13. Lumping (configuration)
    • Lumping (configuration)
    • Because pattern is the eye of the beholder, all lumping must be considered somewhat arbitrary.Like it or not, we need categories to help us understand our complex world. And so, we need lumping, even though we must be aware of its limitations.We conclude that categories, including configurations, are figments of our imagination (or lack of it) at least as much as they are identifiable things.
  14. The Edges (configuration)
    • The Edges (configuration)
    • The configurational approach should not, therefore, allow us to ignore the nuances of our messy world. Overall, the contribution of the configuration school has been evident in strategic management. It brings order to the messy world of strategy formation, particularly to its huge, diverse literature and practice.
  15. Of tails and tusks, plans and patternsYou have to understand the parts to appreciate the whole.
    • Of tails and tusks, plans and patternsYou have to understand the parts to appreciate the whole.
    • A METAPHORICAL BEAST FOR EACH SCHOOL: Tabel 12-1 p.354-359 (kopie)THE EVOLUTION OF THE SCHOOLS: Early schools that were easy to identify have given rise to later ones that are more complex, and more nuanced, one with the other. Figure 12-1 p. 353DIMENSIONS OF THE SCHOOLS: Tabel 12-1 p.354-359
  16. Taming the wilds of strategic management
    • Taming the wilds of strategic management
    • De bedoeling van deze vraagstukken is wat dichter naar het hele beest toe te schuiven, al zullen we er nooit helemaal komen. Hierna worden acht vraagstukken beschreven die dwars door de scholen heen spelen en door de scholen zelf worden opgeworpen maar niet worden beantwoord. De eerste drie vraagstukken gaan over de inhoud van strategie, de overige vijf over het strategieproces. Elk van de vraagstukken start met een vraag en eindigt met een vraag.1. Complexiteit;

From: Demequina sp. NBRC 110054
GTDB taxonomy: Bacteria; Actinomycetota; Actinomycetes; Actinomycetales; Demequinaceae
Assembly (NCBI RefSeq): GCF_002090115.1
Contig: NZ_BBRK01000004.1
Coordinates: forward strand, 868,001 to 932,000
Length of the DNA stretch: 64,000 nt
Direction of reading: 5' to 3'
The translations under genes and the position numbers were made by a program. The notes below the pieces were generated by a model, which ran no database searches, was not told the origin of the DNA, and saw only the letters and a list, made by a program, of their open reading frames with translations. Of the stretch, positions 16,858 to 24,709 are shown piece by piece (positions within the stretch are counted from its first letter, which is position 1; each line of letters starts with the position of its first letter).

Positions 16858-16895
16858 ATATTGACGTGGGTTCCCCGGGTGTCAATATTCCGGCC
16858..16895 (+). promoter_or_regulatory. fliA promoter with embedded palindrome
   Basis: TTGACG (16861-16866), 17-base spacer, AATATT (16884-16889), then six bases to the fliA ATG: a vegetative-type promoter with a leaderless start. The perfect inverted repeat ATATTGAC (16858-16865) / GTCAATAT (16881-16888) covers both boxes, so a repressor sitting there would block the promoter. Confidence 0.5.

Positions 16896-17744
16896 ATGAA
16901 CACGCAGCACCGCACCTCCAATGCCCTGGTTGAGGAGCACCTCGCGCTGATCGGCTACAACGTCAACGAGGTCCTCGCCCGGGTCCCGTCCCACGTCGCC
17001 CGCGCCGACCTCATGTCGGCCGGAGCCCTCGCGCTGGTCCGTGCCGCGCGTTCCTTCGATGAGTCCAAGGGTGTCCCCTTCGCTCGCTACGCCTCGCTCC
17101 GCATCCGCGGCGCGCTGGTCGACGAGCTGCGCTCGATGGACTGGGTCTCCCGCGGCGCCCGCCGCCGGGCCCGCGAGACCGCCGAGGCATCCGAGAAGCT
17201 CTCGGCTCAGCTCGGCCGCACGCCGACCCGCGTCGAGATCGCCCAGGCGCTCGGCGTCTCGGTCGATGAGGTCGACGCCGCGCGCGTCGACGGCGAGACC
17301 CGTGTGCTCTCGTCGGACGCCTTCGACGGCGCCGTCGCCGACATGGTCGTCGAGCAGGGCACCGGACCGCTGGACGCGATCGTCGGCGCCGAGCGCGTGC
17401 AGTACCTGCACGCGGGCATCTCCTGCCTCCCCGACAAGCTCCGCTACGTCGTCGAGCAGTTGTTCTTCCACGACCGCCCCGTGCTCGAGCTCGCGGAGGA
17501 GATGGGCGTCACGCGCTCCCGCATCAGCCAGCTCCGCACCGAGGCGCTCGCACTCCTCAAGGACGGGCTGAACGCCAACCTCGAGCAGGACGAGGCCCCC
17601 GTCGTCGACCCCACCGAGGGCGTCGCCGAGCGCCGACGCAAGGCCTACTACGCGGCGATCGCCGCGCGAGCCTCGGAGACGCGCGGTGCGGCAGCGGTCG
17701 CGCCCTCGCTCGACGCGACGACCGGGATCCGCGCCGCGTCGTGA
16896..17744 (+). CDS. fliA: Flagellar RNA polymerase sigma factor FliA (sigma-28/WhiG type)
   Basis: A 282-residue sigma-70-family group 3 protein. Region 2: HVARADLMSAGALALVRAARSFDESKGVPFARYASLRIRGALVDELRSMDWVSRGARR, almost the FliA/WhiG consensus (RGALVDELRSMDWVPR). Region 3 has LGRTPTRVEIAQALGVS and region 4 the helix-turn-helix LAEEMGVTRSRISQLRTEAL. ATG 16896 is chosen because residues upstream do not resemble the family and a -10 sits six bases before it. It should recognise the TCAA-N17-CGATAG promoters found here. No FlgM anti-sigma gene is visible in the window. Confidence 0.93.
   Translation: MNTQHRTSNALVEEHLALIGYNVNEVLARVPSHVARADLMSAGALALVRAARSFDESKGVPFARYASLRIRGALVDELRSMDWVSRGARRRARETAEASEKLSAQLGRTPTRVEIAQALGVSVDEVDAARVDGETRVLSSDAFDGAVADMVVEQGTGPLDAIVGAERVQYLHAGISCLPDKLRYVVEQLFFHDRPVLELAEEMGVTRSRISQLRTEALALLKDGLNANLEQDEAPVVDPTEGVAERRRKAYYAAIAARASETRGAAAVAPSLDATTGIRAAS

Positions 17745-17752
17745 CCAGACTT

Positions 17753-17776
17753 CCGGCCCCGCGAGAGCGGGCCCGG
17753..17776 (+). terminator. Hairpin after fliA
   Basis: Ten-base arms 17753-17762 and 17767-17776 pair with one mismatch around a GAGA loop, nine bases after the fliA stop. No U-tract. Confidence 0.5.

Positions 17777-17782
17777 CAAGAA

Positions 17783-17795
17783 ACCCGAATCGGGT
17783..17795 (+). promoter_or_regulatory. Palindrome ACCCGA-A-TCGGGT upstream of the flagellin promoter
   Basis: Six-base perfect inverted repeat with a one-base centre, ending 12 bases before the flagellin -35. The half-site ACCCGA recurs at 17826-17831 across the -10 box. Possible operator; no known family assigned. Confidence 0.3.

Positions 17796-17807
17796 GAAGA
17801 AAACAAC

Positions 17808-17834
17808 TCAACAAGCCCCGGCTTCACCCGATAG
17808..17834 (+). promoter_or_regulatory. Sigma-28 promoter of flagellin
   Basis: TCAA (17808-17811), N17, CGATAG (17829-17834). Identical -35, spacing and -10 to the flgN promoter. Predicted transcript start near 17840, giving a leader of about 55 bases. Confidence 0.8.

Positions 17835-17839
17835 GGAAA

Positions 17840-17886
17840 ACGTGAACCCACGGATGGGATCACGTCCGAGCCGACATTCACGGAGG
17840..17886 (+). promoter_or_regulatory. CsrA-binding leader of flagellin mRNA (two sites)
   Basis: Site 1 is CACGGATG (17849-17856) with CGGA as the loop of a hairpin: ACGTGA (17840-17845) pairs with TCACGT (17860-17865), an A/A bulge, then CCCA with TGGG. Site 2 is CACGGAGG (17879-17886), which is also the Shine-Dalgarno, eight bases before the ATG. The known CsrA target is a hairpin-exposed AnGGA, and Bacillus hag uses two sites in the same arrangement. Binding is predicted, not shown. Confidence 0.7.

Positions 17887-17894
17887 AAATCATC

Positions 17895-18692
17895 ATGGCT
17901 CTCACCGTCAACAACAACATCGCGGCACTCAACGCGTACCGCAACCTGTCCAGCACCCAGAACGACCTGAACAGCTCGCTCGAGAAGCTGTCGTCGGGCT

17. 1. Complexiteit;Hoe ingewikkeld moet een goede strategie zijn?
    • 1. Complexiteit;Hoe ingewikkeld moet een goede strategie zijn?
    • Aan de ene kant moet een strategie voldoende variatie hebben om in te kunnen spelen op uitdagingen die zich zullen voordoen (Ashby). Anderzijds geldt: de eenvoud wint. Hoe uitgebreid, genuanceerd, begrijpelijk en algemeen moeten strategieën zijn, waar en wanneer?Design school: strategies as simple informing ideas.Learning school: getting off on simplistic notions of strategy.
  18. 2. Integratie;Hoe strak geïntegreerd moet een goede strategie zijn? De verschillende scholen hebben verschillende visies hierop, van losse onderdelen tot volledig geïntegreerd. Hoeveel integratie is wenselijk, van welke soort en wanneer?
    Positioning school: strategy is a portfolio, a loosely coupled collection of components.Planning school: similar viewEntrepreneurial and cultural school: see no components at all, only full integrated
  19. 3. Generiek;Hoe uniek of nieuw moet een goede strategie zijn? Sommige scholen zien strategie als uniek, sommige scholen als generiek (bestaand en duidelijk gedefinieerd). Hoe verhouden nieuwe en generieke strategieën zich tot elkaar?